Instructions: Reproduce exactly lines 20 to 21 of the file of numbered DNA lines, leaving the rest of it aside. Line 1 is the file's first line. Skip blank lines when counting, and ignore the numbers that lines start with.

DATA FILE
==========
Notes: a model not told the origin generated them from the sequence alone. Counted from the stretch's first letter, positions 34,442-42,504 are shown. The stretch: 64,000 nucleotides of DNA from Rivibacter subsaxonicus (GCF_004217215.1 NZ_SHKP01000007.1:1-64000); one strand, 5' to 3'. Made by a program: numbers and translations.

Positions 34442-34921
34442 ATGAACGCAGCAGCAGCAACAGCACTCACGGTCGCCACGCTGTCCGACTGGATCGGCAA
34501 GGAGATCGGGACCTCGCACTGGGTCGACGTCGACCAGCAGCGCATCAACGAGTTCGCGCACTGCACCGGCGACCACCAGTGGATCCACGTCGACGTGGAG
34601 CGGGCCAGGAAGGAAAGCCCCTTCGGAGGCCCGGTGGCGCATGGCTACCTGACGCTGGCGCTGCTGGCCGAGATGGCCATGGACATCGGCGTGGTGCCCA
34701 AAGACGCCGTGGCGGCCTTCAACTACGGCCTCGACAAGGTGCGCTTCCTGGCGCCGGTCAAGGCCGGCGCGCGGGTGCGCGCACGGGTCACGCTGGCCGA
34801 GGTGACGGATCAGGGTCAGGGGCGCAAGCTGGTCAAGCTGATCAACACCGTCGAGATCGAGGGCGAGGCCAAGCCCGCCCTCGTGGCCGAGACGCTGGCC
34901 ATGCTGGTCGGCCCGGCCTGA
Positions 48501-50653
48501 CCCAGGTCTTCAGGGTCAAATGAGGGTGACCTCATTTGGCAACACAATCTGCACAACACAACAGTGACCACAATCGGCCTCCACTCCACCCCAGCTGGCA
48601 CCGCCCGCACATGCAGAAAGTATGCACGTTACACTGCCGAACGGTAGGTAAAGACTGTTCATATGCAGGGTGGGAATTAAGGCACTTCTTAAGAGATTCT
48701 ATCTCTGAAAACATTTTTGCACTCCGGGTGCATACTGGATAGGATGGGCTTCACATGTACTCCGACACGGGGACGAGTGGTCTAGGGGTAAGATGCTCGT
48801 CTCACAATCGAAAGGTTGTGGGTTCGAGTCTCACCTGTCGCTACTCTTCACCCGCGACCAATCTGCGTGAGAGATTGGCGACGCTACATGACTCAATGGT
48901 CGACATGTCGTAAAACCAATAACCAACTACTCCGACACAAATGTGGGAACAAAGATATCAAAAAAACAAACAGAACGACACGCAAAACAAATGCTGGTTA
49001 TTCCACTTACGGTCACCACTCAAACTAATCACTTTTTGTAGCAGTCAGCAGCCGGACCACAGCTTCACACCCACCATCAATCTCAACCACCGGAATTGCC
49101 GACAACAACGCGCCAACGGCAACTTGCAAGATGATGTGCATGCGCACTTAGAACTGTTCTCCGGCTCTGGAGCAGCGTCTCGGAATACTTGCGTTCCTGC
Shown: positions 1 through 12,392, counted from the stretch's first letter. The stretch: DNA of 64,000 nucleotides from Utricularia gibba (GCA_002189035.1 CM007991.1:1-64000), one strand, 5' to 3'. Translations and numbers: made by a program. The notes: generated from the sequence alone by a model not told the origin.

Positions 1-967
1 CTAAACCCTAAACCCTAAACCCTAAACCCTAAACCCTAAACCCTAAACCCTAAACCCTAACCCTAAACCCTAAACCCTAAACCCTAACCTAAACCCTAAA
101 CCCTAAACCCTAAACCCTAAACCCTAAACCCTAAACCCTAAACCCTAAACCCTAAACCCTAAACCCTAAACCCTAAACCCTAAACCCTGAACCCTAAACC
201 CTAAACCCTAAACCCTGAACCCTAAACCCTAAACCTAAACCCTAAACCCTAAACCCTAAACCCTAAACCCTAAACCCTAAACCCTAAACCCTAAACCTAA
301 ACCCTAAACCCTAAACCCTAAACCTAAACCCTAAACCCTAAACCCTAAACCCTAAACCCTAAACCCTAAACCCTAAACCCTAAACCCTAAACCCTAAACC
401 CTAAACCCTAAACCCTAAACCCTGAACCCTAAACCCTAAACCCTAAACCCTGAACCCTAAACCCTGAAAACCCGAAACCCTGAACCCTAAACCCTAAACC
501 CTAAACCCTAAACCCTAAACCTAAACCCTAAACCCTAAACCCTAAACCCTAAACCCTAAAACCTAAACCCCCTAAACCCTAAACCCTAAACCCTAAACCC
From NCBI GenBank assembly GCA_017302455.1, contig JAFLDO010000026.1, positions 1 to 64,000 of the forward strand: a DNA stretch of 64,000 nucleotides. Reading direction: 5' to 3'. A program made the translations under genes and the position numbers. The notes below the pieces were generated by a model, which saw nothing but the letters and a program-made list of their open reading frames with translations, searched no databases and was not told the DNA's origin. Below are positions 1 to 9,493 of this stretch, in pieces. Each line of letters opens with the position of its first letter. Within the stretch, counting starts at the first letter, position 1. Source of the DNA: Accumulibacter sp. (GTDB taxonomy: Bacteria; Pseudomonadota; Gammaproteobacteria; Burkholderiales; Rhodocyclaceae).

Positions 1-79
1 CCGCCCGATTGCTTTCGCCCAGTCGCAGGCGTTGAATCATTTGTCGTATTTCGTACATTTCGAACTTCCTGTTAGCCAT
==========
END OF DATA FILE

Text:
101 CCCTAAACCCTAAACCCTAAACCCTAAACCCTAAACCCTAAACCCTAAACCCTAAACCCTAAACCCTAAACCCTAAACCCTAAACCCTGAACCCTAAACC
201 CTAAACCCTAAACCCTGAACCCTAAACCCTAAACCTAAACCCTAAACCCTAAACCCTAAACCCTAAACCCTAAACCCTAAACCCTAAACCCTAAACCTAA